Architecture

Sustainable Lego Campus makes space for work and play

Sustainable Lego Campus makes ...
The exterior design of the Lego Campus references the toymaker's products with a Lego brick-like facade
The exterior design of the Lego Campus references the toymaker's products with a Lego brick-like facade
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The exterior design of the Lego Campus references the toymaker's products with a Lego brick-like facade
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The exterior design of the Lego Campus references the toymaker's products with a Lego brick-like facade
The Lego Campus is located in Billund, Denmark, near BIG's Lego House
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The Lego Campus is located in Billund, Denmark, near BIG's Lego House
Drone shot showing the overall form of the Lego Campus during construction
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Drone shot showing the overall form of the Lego Campus during construction
The Lego Campus' interior is arranged around a large naturally lit atrium that has oversized Lego bricks hanging down from the ceiling
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The Lego Campus' interior is arranged around a large naturally lit atrium that has oversized Lego bricks hanging down from the ceiling
The Lego Campus features a "People's House" that provides generous staff amenities, including leisure facilities
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The Lego Campus features a "People's House" that provides generous staff amenities, including leisure facilities
The Lego Campus' decor embraces Lego's history and includes several notable figures and models
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The Lego Campus' decor embraces Lego's history and includes several notable figures and models
Much of the Lego Campus' interior is given over to open plan office space
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Much of the Lego Campus' interior is given over to open plan office space
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C.F. Møller Architects recently completed work on a new Lego Campus office in Billund, Denmark, that boasts impressive sustainability features. Though understandably not as whimsical as BIG's tourist-friendly Lego House nearby, the building's design also references the toymaker's products with some well-placed touches, including a facade that incorporates what look like oversized Lego bricks.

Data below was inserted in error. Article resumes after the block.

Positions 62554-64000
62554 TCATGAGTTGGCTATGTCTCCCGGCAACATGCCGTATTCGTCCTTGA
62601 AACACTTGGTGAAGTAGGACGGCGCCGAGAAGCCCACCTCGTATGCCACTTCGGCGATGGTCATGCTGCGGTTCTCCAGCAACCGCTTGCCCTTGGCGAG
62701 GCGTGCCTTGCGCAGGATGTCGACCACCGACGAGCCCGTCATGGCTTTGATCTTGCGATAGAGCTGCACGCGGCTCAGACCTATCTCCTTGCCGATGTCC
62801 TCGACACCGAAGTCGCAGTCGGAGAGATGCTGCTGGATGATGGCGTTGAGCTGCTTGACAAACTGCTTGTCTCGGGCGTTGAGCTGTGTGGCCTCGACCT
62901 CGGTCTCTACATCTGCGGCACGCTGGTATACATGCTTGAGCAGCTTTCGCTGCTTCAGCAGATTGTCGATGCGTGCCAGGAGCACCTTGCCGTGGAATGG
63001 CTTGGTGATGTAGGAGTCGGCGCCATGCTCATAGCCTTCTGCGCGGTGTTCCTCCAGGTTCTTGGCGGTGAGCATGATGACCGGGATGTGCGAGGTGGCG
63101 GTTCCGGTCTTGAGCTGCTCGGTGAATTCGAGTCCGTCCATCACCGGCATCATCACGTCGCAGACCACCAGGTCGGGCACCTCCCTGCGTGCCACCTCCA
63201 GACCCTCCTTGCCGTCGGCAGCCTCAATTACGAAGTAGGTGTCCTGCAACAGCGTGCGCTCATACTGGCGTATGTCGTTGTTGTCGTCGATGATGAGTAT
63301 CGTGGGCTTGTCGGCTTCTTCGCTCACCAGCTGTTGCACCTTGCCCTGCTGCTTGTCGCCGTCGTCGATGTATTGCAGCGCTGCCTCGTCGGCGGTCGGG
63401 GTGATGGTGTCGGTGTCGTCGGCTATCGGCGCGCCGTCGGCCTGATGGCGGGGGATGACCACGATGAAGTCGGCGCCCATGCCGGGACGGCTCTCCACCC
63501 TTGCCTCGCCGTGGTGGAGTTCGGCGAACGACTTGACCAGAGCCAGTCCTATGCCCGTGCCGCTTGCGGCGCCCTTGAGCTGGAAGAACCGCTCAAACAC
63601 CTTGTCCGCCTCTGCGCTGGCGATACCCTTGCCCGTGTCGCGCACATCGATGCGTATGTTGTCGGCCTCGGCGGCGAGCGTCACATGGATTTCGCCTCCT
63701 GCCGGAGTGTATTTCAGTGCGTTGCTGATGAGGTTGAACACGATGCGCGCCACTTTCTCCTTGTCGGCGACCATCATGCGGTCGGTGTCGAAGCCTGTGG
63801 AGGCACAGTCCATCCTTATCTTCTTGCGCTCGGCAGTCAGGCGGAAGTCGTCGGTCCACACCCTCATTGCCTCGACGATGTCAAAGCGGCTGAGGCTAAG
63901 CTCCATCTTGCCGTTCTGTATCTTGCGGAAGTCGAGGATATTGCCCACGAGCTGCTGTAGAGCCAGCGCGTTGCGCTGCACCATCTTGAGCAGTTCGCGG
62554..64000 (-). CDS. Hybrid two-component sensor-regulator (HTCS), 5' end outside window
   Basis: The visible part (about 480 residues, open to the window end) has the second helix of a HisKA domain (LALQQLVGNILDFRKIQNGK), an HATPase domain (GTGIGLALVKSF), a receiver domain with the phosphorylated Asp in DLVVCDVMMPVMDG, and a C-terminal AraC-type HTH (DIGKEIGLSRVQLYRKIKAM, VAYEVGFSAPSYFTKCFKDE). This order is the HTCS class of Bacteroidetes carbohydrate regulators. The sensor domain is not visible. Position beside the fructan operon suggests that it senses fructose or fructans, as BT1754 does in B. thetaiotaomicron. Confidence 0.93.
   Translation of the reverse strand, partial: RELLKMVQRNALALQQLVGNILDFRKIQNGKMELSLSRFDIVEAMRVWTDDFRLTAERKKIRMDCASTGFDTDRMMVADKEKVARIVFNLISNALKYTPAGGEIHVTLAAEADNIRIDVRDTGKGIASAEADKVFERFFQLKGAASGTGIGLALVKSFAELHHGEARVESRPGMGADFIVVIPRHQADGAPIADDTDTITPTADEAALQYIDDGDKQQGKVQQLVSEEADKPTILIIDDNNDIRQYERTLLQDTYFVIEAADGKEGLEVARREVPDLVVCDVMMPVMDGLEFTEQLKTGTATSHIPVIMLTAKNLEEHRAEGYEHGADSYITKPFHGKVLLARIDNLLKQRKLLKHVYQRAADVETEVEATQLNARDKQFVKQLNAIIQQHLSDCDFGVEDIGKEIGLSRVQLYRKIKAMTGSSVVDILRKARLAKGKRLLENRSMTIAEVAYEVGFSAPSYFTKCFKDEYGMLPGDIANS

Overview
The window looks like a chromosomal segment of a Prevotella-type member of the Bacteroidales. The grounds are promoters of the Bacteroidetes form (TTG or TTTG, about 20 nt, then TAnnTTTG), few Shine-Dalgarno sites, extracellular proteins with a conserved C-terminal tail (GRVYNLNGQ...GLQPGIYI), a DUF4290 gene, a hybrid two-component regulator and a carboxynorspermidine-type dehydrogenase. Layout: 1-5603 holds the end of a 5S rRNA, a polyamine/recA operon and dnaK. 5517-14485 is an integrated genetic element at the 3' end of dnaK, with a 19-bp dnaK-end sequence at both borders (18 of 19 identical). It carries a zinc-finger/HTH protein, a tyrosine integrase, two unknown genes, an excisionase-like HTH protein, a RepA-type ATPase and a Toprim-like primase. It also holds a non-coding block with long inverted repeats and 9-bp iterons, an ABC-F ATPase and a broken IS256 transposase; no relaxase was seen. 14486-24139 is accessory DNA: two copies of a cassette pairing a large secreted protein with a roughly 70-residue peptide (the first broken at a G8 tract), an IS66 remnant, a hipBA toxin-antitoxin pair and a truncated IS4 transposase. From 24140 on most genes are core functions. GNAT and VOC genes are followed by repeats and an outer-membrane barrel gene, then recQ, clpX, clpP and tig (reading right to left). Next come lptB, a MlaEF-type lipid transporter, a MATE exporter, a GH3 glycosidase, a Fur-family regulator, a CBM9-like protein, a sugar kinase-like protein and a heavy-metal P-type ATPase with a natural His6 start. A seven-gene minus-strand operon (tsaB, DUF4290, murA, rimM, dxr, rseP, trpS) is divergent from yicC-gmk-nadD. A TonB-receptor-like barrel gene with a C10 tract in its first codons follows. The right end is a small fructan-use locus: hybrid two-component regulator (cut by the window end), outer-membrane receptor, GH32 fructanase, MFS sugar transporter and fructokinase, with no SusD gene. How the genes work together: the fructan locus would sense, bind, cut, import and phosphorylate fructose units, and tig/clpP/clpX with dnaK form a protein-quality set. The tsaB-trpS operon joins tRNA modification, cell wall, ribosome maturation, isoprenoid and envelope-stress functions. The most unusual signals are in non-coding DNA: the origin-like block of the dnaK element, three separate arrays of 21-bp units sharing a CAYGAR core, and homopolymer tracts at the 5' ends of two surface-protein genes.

The Lego Campus was originally unveiled back in 2015 and is a large project, measuring 52,000 sq m (roughly 560,000 sq ft). It serves as workplace for a total of 2,000 employees and is surrounded by public park space. As well as its Lego brick facade, the exterior also recalls Lego's products with two large brick-like meeting spaces on the building's rooftop. Elsewhere are several green roof sections, some of which are used to a greenhouse and a mini-golf course.

Inside, the Lego Campus is arranged around an impressive central atrium that's filled with daylight thanks to a series of skylights. The space also hosts oversized Lego bricks hanging down from the ceiling. The decor throughout the building is bright and colorful, and highlights notable products with several large models and figures. Much of the available floorspace is taken up by open plan office space on the upper floors, however down on the ground floor lies remarkably generous amenities for staff and their families, including a sports hall, event spaces, restaurants, a cinema, health clinic, park area and hotel accommodation.

The Lego Campus' interior is arranged around a large naturally lit atrium that has oversized Lego bricks hanging down from the ceiling
The Lego Campus' interior is arranged around a large naturally lit atrium that has oversized Lego bricks hanging down from the ceiling

The Lego Campus has received the LEED Gold green building standard for its sustainable design. All outdoor furniture was created by recycling a total of 5,000 kg (roughly 11,000 lb) of Lego waste. According to CF Møller Architects, a gypsum fiberboard used during construction reduced CO2 emissions considerably. Additionally, 1,000 tons of construction waste was recycled during the build process. Rainwater collection systems are used to irrigate the greenery and the campus' parking garage is adorned with 4,150 solar panels, which produce over a million kWh annually.

"It's a great moment to see our new Campus officially open after many years of planning and construction," said Niels B. Christiansen, CEO of the Lego Group. "Many colleagues have contributed to shaping a workspace that reflects our values and instills a sense of fun not just for our employees in Billund, but for all our Lego teams across the world who regularly visit. Our mission is to inspire children so it's important we provide a vibrant, playful workplace that enables employees to deliver inspiring experiences for kids."

Source: CF Møller Architects

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ColinPearson
Looks great however sustainability isn't just some recycling! Good sustainability includes reducing energy and material use. That factor seems to have been entirely overlooked in the atrium. Reduction is something architects seem to overlook. Even the green building awards don't really look at want is needed. Instead they look at what is wanted. Could do better!